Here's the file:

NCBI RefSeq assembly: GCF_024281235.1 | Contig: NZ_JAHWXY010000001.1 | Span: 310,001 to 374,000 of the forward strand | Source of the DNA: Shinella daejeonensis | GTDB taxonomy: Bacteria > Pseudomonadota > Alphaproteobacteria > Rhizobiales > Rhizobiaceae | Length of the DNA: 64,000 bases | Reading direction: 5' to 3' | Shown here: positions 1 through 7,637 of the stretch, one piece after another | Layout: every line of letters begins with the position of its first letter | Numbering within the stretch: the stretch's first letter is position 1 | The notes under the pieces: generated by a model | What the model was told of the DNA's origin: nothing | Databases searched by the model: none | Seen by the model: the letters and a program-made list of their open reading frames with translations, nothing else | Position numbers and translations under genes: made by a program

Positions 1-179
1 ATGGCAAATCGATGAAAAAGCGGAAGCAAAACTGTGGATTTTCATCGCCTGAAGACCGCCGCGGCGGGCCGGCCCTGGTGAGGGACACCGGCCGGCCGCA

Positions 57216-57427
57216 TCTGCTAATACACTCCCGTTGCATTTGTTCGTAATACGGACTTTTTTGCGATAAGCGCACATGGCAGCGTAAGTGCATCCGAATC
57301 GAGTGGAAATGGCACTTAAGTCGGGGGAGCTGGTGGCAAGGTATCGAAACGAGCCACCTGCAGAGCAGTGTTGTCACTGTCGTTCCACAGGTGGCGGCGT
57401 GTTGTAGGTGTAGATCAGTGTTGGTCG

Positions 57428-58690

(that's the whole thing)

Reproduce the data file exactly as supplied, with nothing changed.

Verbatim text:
NCBI RefSeq assembly: GCF_024281235.1 | Contig: NZ_JAHWXY010000001.1 | Span: 310,001 to 374,000 of the forward strand | Source of the DNA: Shinella daejeonensis | GTDB taxonomy: Bacteria > Pseudomonadota > Alphaproteobacteria > Rhizobiales > Rhizobiaceae | Length of the DNA: 64,000 bases | Reading direction: 5' to 3' | Shown here: positions 1 through 7,637 of the stretch, one piece after another | Layout: every line of letters begins with the position of its first letter | Numbering within the stretch: the stretch's first letter is position 1 | The notes under the pieces: generated by a model | What the model was told of the DNA's origin: nothing | Databases searched by the model: none | Seen by the model: the letters and a program-made list of their open reading frames with translations, nothing else | Position numbers and translations under genes: made by a program

Positions 1-179
1 ATGGCAAATCGATGAAAAAGCGGAAGCAAAACTGTGGATTTTCATCGCCTGAAGACCGCCGCGGCGGGCCGGCCCTGGTGAGGGACACCGGCCGGCCGCA

Positions 57216-57427
57216 TCTGCTAATACACTCCCGTTGCATTTGTTCGTAATACGGACTTTTTTGCGATAAGCGCACATGGCAGCGTAAGTGCATCCGAATC
57301 GAGTGGAAATGGCACTTAAGTCGGGGGAGCTGGTGGCAAGGTATCGAAACGAGCCACCTGCAGAGCAGTGTTGTCACTGTCGTTCCACAGGTGGCGGCGT
57401 GTTGTAGGTGTAGATCAGTGTTGGTCG

Positions 57428-58690